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Dwight Ritchie, Australia’s Fighting Cowboy, Dead at Age 27

Arne K. Lang

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Dwight Ritchie, one of Australia’s most popular boxers, has died at age 27 in what is being described as a freak training incident. Ritchie was sparring with Michael Zerafa when he collapsed from a body shot. He could not be revived.

Ritchie, nicknamed the Fighting Cowboy, hailed from Shepparton in the state of Victoria, a community identified with sheepherding. In his last fight, on Aug. 14, he opposed rising contender Tim Tszyu, the undefeated son of Hall of Famer Kostya Tszyu. Fighting on Tszyu’s turf in Sydney, Ritchie lost a 10-round decision, dipping his record to 19-2.

Tszyu vs. Ritchie, billed for the IBF Australasian super welterweight title, was a big deal in Australia, a pay-per-view event. Ritchie won three rounds on one of the cards and only two rounds on the other cards, but had the misfortune of having to fight the last seven frames with a wicked cut over his left eye. Ringside reporter Paul Johnson wrote that Ritchie “showed tremendous courage to push on” and take the bout to the scorecards.

Ritchie had a fight scheduled on Dec. 6 in Sydney against Australian veteran Tommy Browne, a former world title challenger. It would have been the main supporting bout to Tszyu’s match with Jack Brubaker, a Jeff Fenech disciple. Michael Zerafa, the boxer with whom Ritchie was sparring when he collapsed, rematches Manny Pacquiao-conqueror Jeff Horn in Brisbane on Dec. 18. Zerafa stopped Horn in the ninth round on Aug. 31 in one of the year’s bigger upsets.

About Ritchie’s pro record. It should read 23-2. He won his first four fights, but Australia’s national boxing commission erased them and BoxRec changed them to “no-contests” when it came out that he was only 17 years old at the time that he fought them. The legal age for a pro boxer in Australia is 18.

Dwight Ritchie overcame cancer as a baby. He leaves behind a wife and three young daughters. May he rest in peace.

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The Official TSS Wilder-Ortiz 2 Prediction Page

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Deontay Wilder (41-0-1, 40 KOs) and Luis Ortiz (31-1, 26 KOs) renew acquaintances on Saturday at the MGM Grand in Las Vegas. They first met on March 3 of last year at Barclays Center in Brooklyn. Wilder won by TKO in the 10th round but was himself nearly stopped in the seventh when Ortiz hammered him from pillar to post.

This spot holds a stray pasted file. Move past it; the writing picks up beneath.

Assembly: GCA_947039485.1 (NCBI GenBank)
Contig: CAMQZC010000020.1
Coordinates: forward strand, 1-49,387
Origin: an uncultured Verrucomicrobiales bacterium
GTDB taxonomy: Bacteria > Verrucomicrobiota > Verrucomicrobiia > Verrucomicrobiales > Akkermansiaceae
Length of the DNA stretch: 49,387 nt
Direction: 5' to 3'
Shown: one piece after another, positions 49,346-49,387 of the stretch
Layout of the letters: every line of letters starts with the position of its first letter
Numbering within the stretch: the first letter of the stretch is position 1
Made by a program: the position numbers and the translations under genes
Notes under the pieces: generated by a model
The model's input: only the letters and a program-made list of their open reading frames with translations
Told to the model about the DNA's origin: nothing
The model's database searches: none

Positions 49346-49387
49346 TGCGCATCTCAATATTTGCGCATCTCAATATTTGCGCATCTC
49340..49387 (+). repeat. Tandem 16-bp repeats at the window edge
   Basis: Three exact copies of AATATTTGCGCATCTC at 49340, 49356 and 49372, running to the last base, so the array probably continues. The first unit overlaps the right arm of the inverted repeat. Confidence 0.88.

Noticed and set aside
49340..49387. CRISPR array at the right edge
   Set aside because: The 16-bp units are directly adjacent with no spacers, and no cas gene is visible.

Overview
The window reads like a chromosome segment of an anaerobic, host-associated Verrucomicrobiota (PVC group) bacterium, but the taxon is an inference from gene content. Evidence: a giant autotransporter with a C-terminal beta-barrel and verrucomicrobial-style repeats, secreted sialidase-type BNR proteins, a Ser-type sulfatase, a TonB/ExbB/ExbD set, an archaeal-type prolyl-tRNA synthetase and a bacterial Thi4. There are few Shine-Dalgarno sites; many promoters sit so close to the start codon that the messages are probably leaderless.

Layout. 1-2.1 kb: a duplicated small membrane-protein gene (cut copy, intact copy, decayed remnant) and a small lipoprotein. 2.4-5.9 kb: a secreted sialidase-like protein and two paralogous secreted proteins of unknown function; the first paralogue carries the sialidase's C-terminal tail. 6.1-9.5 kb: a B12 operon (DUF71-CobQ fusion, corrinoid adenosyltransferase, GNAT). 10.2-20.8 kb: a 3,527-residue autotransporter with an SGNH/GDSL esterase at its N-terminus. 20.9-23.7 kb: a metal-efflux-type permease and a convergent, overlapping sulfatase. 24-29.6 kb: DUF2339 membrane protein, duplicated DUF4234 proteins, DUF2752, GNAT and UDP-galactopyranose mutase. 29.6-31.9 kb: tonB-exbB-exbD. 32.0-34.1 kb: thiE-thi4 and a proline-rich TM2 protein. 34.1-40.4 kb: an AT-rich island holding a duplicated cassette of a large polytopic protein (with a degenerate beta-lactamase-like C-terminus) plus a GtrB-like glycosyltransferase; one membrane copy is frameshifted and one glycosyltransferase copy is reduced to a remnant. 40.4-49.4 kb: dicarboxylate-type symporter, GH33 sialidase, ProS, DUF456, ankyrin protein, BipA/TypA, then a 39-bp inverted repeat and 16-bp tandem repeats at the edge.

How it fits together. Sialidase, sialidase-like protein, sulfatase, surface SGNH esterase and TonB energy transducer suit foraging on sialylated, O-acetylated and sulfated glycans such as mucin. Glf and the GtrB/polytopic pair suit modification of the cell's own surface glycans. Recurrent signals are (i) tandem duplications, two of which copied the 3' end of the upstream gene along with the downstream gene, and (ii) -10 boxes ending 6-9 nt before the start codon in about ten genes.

In our survey of TSS writers prior to their first meeting, Wilder was the consensus choice with several of the respondents correctly picking the exact round in which Ortiz succumbed. But Ortiz had his supporters. Those that favored the big Cuban southpaw pointed out that he was more technically sound — unlike Wilder he didn’t loop his punches – and that the Bronze Bomber hadn’t yet been tested by a foe as formidable as Luis Ortiz.

Heading into their first confrontation, there was a sentiment that the fight wasn’t on the level. Why would the Bronze Bomber take such a big risk when a unification fight with Anthony Joshua was percolating, a fight that figured to be the richest heavyweight fight in history provided that both remained undefeated? Those that bought into this theory expected the Wilder-Ortiz fight to end in an unsatisfactory manner, a routine occurrence when there is a gentlemen’s agreement.

There are none of those insinuations attending the rematch, but yet Ortiz money is very scarce.

In our surveys, it’s been our custom to list the panelists alphabetically. This time we are flipping the switch and listing them in reverse alphabetical order. The graphic is by Colorado comic book cover artist ROB AYALA whose specialty is combat sports. Check out more of his acclaimed drawings at his web site fight posium. Here’s the link.